When shopping for a health insurance plan for you and your family, the cost isn't the only thing to consider. Not only do different types of plans determine the amount of out-of-pocket expenses you pay, different plan types determine from what doctors, hospitals, and other healthcare professionals you can receive medical services. Different types of health plans also offer different levels of benefits.
HMOs, or Health Maintenance Organization plans, require that you stay in-network for the plan to cover your medical expenses. Although HMOs offer lower out-of-pocket costs, you need a referral from your primary care provider (PCP) to see a specialist or schedule a diagnostic test or procedure. If you find that it's easier to let someone else handle your health care issues, your PCP is responsible for coordinating the services you need.
But despite the lower cost to you, an HMO may not be the better plan choice if you live in a rural area where there are no local in-network doctors, or the choices within the plan's network are limited. Not all HMO plans offer large networks with primary care doctors or specialists within your service area.
PPOs, or Preferred Provider Organization plans, allow you to see any doctor or specialist within the plan's network. A PPO plan doesn't require a primary care physician, and you can go to providers outside of the plan without a referral, but it will cost you more in out-of-pocket expenses.
However, if you want to choose your own doctor, a PPO may be the better plan type for you. A PPO also may be the better choice if you live in a rural area where you have limited access to doctors and hospitals within your geographic area.
While POS, or Point of Service (POS) plans, allow you to go to doctors and hospitals that do not participate in the plan's network, receiving medical care from in-network providers lowers your out-of-pocket expenses. The premiums you pay for a POS plan are generally less than those for a PPO, but more than the monthly premiums for an HMO plan.
Although a POS plan allows you to go to out-of-network providers, you still need a referral from your primary care provider. If you choose out-of-network care, you must meet your annual deductible and pay a percentage of both the doctor's fee and costs for any other medical services you receive.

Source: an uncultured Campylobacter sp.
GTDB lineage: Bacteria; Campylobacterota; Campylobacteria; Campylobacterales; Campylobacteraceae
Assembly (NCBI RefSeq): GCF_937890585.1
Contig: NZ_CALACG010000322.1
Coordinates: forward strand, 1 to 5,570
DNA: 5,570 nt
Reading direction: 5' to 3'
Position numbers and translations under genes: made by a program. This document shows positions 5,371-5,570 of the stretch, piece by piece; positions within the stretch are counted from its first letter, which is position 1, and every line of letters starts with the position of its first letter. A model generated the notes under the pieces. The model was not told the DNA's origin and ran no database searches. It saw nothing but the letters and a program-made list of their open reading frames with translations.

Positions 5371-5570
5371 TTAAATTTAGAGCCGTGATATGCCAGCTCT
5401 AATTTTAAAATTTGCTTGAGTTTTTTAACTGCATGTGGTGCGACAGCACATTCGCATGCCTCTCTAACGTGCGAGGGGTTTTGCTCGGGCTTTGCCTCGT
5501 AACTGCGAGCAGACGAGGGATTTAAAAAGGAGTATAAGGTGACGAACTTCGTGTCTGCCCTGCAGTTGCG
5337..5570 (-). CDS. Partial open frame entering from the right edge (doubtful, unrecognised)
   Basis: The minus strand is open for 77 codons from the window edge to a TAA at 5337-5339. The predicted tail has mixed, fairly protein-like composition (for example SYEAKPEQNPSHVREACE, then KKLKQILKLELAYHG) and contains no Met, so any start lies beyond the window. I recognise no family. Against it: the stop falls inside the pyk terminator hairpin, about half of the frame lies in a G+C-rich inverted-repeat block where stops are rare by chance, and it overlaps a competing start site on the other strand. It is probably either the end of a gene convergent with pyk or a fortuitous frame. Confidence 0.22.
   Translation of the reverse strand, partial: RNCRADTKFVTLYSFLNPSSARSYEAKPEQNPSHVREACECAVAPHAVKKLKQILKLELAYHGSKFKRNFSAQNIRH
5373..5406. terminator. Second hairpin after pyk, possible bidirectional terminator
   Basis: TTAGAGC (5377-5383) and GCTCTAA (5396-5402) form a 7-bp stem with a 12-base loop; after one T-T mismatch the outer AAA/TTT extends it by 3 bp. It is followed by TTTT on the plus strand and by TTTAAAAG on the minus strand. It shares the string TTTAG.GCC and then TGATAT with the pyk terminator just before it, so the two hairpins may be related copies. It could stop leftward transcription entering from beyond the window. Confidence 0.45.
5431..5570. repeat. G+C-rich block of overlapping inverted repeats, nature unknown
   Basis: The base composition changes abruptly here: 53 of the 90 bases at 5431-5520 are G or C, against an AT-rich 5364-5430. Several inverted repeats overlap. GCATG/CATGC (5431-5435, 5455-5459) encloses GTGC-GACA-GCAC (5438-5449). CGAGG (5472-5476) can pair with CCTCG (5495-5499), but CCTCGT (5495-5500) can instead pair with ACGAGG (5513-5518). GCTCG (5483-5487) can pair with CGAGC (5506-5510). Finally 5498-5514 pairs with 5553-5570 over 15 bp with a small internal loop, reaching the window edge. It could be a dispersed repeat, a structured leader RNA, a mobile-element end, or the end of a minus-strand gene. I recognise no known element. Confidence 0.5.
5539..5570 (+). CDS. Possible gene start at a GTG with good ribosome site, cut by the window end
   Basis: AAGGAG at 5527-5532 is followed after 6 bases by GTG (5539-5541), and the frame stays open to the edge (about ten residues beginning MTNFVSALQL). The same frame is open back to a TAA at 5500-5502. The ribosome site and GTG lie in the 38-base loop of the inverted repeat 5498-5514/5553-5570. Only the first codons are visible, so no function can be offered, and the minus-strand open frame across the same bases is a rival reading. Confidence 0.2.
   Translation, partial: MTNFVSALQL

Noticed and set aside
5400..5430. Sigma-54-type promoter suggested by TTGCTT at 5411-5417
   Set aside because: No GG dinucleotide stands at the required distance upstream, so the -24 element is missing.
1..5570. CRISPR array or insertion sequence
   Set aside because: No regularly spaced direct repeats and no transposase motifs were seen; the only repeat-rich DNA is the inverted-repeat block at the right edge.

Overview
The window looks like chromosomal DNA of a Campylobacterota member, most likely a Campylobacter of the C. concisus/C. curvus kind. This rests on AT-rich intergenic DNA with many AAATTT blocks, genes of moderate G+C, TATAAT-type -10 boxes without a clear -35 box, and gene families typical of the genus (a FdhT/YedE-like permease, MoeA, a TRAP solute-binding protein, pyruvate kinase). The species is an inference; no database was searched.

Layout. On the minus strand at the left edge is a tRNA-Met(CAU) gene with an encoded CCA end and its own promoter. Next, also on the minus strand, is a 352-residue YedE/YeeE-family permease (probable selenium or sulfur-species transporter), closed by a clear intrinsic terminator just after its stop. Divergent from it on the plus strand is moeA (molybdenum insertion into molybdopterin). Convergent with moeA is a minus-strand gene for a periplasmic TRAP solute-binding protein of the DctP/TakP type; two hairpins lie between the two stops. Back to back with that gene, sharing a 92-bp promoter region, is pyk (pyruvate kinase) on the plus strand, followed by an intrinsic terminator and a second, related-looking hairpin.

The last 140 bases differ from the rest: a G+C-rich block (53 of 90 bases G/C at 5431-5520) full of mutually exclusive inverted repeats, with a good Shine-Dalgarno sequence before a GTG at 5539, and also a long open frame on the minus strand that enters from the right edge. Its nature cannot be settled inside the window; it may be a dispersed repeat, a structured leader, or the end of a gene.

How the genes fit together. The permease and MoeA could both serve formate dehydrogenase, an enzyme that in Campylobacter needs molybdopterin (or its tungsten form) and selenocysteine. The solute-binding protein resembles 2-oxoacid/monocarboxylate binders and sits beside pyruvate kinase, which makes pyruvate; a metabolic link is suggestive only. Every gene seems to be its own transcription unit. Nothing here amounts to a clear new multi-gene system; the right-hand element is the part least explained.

EPOs, or Exclusive Provider Organization plans, require that you use in-network providers unless you need emergency medical care. An EPO can cost you less than an HMO or PPO, and you don't need a primary care doctor or referral to see a specialist. Although the doctors and medical facilities that participate in EPO plans offer health insurance companies discounted rates, there may be a limited number of providers in your network area.
Additional Factors to Consider
A health plan's out-of-pocket costs may include annual deductibles, copayments, and coinsurance. Therefore, keep in mind that if you select a plan with lower premiums, you will pay higher out-of-pocket costs. However, depending on your medical needs and those of your family, a plan with higher monthly premiums that pay more of your medical costs is often the better choice.
This may be the case if you or a dependent covered by the plan has a chronic medical condition, sees specialists often, or needs regular medical treatment and ongoing prescription medications. But if you and your family members are in fairly good health and see a doctor only occasionally, a plan with lower monthly premiums, but higher out-of-pocket costs may be a practical-and cost-saving-choice for you in the long run.
The benefits a health plan offers is another important consideration. Health plans vary in the scope of benefits they offer; therefore, compare plans and then choose a plan that offers the maximum of the services you and your family need most.If you need help choosing the right health insurance plan, the staff of S.N. Anthony Insurance Inc. is here to answer your questions.